End of the Line: Will Boeing Ever Build an Airliner Again?

The 787 Dreamliner is built from a massive outsourcing to a global network of Tier 1 aerospace suppliers. The airframe maker does little more than final assembly and testing.

You’re looking at a picture of a Boeing 787 Dreamliner. Why is this significant? Well, it’s the 787th Dreamliner and it will be in service with China Southern Airlines, the first Chinese airline to operate Boeing’s latest jet.


But this isn’t about the 787 cracking the Chinese market, or about how the 787 is changing many airlines route structure with very long, low-cost nonstop flights. I’m talking about the manufacturing; the way Boeing builds commercial airplanes.

Perhaps “assembled” is the better word for what the company is doing. Unlike Boeing airliners of the past, the 787 is built up from very large and complex subassemblies outsourced from a global network of Tier 1 aerospace suppliers. And it’s been a big project. The Japanese government, for example, supported 787 development with a $2 billion loan, and Japanese companies codesigned and build a full third of the aircraft. We’re not talking about avionics, internal systems or software. Outside suppliers built entire fuselage sections, and wings. To haul these large parts, Boeing modified four old 747s into “Dreamlifters”, allowing Boeing to essentially fit airplanes inside airplanes, like Russian dolls.

Traditionally, Boeing built airplanes the same way they had since the 1940s: lots of aluminum sheet, forgings, stampings and castings held together with approximately 50,000 fasteners. The idea of the 787 was not only to outsource production of major assemblies, but to make the airplane out of composite materials, making it stronger, lighter and for Boeings airline customers, some 20% more fuel-efficient. The design worked, and when combined with advanced GE and Rolls-Royce turbo fan engines, sales in a word, took off. What didn’t take off, was Boeings profitability on the project. During the initial production run, Boeing lost as much as $35 million per airplane, which is considerable, even by aerospace standards…but the “program accounting” method that Boeing uses smears costs over a long production run, so it is possible to be profitable on a per unit basis over the long run. But as costs increase, that run gets longer. One result of all this confusion are business press headlines like this. And this. And this. And this.

So, is the 787 a winner or not? Well, the Dreamliner is really a giant two-part ongoing experiment for Boeing. Part one was to determine the feasibility of a large airliner made almost entirely from composite materials. The answer to that question is clearly “yes”. The other part is the experiment around massive outsourcing of the production of a large and complex engineering product, so much so that the airframe maker does little more than final assembly and testing.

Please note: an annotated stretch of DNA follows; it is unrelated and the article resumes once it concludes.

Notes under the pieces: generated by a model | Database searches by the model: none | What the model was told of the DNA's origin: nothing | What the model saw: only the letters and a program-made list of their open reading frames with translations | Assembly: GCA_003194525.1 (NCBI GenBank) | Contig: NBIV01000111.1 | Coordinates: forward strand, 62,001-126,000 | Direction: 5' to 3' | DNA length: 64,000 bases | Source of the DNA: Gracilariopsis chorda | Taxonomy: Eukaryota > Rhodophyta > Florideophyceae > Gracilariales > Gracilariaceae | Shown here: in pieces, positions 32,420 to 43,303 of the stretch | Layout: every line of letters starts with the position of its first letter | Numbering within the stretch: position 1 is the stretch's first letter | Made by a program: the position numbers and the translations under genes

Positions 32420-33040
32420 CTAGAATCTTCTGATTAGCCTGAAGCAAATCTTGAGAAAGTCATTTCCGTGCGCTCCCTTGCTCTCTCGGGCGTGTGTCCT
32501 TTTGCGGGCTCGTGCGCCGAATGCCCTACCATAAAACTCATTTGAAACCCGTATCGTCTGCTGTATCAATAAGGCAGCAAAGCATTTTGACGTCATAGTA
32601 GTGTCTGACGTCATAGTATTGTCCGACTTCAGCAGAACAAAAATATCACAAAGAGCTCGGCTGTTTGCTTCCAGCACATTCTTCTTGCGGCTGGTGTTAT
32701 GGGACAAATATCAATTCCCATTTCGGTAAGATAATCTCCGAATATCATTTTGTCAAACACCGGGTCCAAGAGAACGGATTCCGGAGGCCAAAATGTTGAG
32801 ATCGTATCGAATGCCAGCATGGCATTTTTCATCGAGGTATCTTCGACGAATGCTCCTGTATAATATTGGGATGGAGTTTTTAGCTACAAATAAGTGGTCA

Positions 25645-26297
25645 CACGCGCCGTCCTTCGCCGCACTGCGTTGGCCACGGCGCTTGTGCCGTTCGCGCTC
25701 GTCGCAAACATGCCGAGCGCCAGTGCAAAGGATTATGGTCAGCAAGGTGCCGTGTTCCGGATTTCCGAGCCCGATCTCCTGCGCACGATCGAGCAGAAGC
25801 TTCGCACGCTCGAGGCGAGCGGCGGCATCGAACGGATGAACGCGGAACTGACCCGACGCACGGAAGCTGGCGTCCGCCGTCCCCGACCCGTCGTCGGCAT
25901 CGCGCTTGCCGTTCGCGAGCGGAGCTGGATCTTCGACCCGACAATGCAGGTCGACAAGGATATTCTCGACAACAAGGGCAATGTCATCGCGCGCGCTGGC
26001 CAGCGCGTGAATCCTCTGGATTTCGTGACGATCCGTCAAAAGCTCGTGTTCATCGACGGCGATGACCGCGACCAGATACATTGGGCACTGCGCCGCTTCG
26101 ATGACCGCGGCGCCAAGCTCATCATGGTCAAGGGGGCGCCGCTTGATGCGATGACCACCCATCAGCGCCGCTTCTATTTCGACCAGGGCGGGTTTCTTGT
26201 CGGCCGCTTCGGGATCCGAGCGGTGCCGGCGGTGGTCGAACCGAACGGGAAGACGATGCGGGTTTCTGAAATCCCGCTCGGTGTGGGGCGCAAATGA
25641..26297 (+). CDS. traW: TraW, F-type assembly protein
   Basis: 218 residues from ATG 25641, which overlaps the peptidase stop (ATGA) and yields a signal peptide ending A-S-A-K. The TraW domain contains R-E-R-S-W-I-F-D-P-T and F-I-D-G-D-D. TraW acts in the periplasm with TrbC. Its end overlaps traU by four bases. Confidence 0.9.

The results of that experiment are a little less clear.

Low oil prices don’t help when you’re selling on economy, and Boeing’s own evergreen 737 program as well as advanced Airbus aircraft are a factor. In the end, I have no doubt that the program will be profitable well before the end of the production run of the -8 and -9 models, especially as the hot selling -10 variant ramps up. But was it worth it? Could Boeing have made more money by keeping more of the production in-house? Could the development delays have been reduced? Quality issues avoided? Costs lowered?

I think the answer may come when Boeing finally announces the company’s next major airliner project, the “new midsize airliner” that fits between the venerable 737 and the Dreamliner. The press are calling it the 797, although you won’t find a mention of it on Boeing’s website, and it’s widely assumed to use the same composite construction as the 787.

Will Boeing take on more of the airframe production in house?

Or have they worked the bugs out of the Dreamliner’s global supply chain?

Can they compress the time to first flight enough to hold back Airbus challengers?

The new jet will tell us a lot about the outcome of the 787 production experiment. Don’t worry about Boeing: over the last five years, they’ve built just under 5000 aircraft and satellites, increased production 10 times and repurchased 28 billion dollars in shares. But if you’re down in the weeds, a tier two or three supplier, you’ve just got to be curious: will Boeing ever make an airplane again, or just assemble them?

Written by

James Anderton

Jim Anderton is the Director of Content for ENGINEERING.com. Mr. Anderton was formerly editor of Canadian Metalworking Magazine and has contributed to a wide range of print and on-line publications, including Design Engineering, Canadian Plastics, Service Station and Garage Management, Autovision, and the National Post. He also brings prior industry experience in quality and part design for a Tier One automotive supplier.